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I wouldn’t go that far. I think that line of reasoning leads into looking down on people who are doing some really good work. Those tar pit survivors aren’t going right back into the tar pit. There going to be much better off for the rest of their lives because someone took the time and energy to help them. But what we are doing, intermittently as it is, is something very useful too. And if we’re successful then it’s even more helpful than those who are saving people. But if not successful then we’re not doing anything at all, while thinking we are.

The problem with your approach though is that in looking for a solid line of reasoning you are just running yourself into what is ultimately a moral/philosophical argument. This has been tried for thousands of years already and we already know it leads nowhere.

And it leads nowhere because it’s divorced from both a full experiential understanding of the human condition as well as an alternative that works.

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I guess the moral/philosophical argument I’m making is that those “heroes”, “do-gooders”, ‘what-have-you’ are people making the most out of their lives. And it’s beneficial to all of us that them living their best life leads to desperate people being helped. That can only lead to better circumstances for everyone.

As far as actualism goes, I don’t see any distinction between the gardener and the, say, woman’s shelter volunteer. A connection with pure intent can be maintained doing either.

OK but at this point you are no longer sticking to the question at hand which was :

What are the relative merits of for e.g. a real world ‘hero’ helping to lift millions out of poverty whilst still mired in their own feelings and personal dramas vs. that of an actually free person simply doing his gardening quietly and not doing that kind of service?

It is about seeing the harm that one causes and perpetuates merely by ‘being’.

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Maybe you take the question to imply that an actually free person can’t be philanthropic? that it has to be an either or situation, which would be a different question altogether. Which is interesting in it’s own right, I guess there is no reason why you couldn’t have an actually free individual who happens to be a police officer for example, still mopping up the excesses of violence caused by the human condition, which in the current state of affairs is absolutely necessary. But then it’s seeing that this is all it’s ever going to be - mopping up.


Maybe let’s put it this way, in the current state of affairs there is absolutely and undeniably a need for people/systems that keep the human condition in check. It is a fact that human kind has this enormous system built up which creates some semblance of peace and prosperity.

But just like compassion keeps sorrow alive, ‘humanity’ does nothing to eradicate the problem it manages. So this needs to be seen for what it is, no matter how heroic, it is a means of forever mopping up the excesses whilst at the same time keeping the human condition (the problem) alive.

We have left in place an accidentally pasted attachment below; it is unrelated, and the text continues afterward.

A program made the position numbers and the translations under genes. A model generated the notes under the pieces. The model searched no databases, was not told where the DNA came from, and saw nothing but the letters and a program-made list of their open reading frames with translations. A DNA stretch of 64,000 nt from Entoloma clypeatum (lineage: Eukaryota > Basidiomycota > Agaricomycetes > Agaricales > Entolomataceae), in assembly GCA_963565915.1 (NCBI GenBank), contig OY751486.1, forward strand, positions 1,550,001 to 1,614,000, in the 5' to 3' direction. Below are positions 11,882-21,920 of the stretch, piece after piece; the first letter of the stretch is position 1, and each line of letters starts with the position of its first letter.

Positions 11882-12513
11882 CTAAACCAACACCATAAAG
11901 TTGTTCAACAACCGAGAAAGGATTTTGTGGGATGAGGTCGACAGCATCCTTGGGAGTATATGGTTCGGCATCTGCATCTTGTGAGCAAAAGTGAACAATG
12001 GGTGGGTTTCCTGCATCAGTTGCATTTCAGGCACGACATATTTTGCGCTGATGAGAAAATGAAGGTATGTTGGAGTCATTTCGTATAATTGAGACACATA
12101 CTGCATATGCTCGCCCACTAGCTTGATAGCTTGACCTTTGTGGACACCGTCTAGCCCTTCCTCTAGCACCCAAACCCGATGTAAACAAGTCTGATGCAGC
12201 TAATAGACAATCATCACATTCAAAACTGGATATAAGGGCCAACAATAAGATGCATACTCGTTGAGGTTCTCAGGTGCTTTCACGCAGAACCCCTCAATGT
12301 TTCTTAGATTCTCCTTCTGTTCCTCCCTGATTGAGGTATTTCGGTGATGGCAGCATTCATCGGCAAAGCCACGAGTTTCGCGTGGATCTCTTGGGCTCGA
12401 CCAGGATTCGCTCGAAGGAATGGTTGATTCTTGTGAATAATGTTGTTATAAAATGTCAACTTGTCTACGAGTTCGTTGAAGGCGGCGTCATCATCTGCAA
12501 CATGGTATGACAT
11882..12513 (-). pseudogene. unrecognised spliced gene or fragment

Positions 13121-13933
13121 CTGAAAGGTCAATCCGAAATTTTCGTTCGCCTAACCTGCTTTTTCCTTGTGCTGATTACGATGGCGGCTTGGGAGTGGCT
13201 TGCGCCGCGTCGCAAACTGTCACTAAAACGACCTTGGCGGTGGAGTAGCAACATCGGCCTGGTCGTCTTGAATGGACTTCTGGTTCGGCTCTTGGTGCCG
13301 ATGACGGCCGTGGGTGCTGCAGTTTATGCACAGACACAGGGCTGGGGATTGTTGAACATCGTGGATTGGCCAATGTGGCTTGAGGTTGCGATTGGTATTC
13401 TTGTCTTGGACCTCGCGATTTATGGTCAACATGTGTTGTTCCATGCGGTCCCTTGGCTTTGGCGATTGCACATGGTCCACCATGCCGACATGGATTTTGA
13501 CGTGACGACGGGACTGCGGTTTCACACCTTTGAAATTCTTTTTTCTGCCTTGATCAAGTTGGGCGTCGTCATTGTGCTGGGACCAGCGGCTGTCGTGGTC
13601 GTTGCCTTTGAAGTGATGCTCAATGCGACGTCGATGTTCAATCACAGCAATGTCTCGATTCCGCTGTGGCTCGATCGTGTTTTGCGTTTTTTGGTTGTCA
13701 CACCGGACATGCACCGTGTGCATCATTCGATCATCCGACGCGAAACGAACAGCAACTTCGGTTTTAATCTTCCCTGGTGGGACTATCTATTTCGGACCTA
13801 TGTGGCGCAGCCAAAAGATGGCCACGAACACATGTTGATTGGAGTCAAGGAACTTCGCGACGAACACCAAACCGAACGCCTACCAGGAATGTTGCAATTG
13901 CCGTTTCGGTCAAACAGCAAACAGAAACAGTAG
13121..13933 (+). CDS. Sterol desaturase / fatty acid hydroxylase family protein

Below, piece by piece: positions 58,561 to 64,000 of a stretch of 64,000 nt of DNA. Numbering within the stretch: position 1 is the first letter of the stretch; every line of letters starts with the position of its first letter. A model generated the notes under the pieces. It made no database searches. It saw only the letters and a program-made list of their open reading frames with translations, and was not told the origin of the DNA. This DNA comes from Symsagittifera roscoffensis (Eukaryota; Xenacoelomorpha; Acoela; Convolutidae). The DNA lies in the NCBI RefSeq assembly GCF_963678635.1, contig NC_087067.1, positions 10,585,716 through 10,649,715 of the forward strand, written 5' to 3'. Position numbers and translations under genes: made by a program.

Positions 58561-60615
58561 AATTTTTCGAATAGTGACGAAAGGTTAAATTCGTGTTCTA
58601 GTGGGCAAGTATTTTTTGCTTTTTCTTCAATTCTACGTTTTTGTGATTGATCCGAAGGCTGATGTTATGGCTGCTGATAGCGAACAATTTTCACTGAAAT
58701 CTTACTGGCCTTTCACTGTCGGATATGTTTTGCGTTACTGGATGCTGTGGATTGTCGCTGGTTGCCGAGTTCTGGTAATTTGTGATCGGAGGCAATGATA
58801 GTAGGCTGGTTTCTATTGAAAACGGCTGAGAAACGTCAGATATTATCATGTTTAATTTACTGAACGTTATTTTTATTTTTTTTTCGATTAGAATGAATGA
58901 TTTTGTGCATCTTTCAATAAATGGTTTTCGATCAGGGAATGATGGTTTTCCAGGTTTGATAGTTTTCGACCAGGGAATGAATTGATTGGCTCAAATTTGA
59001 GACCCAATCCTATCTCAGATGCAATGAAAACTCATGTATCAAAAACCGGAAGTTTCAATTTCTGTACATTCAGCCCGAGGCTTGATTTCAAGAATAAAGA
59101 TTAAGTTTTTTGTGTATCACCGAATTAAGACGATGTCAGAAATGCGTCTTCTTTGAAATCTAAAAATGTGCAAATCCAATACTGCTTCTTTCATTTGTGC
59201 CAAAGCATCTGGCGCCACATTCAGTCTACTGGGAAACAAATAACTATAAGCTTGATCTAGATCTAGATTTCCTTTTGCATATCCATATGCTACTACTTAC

Taking all this into consideration, what is the 1 thing which actually does something to end the problem and therefore end any need for corrective action?

So then bringing this back to the very beginning, what is contributing more to actual peace on earth, the actually free gardener or the ‘hero’ still firmly situated within ‘humanity’?


Well said @Kub933 , my takeaway from this discussion between you and @JonnyPitt is that ending the human condition in myself is more important than trying to help the masses. That has already been tried and failed.

I think the gardner is doing more for his fellow man than the hero. The hero is out there butting heads and causing incalculable friction. It’s good for all of us and especially those he helps that at the end of the day the world is better with him in it. But the gardner makes no waves and offers a place of purity for anyone who wants to partake. Surely purity is better than anything else.

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I remember reading Richards report of ‘seeing the other face of love’ to be the devil, and viscerally experiencing this in myself.

The whole of the human condition seems to work on the same dynamic, the hero is as much part of the drama as is the villain, they are both guilty.

The human condition is this interconnected web with all of it’s parts comprising the same rotten entity and therefore each part having the same rotten essence.

This is quite fascinating to contemplate and explore and I think once seen it makes it clear why nothing else delivers the goods.

And I would go further and say that it has to be seen clearly enough, so much so that ‘I’ am willing to sacrifice ‘myself’ instead of hoping that ‘I’ can be some hero.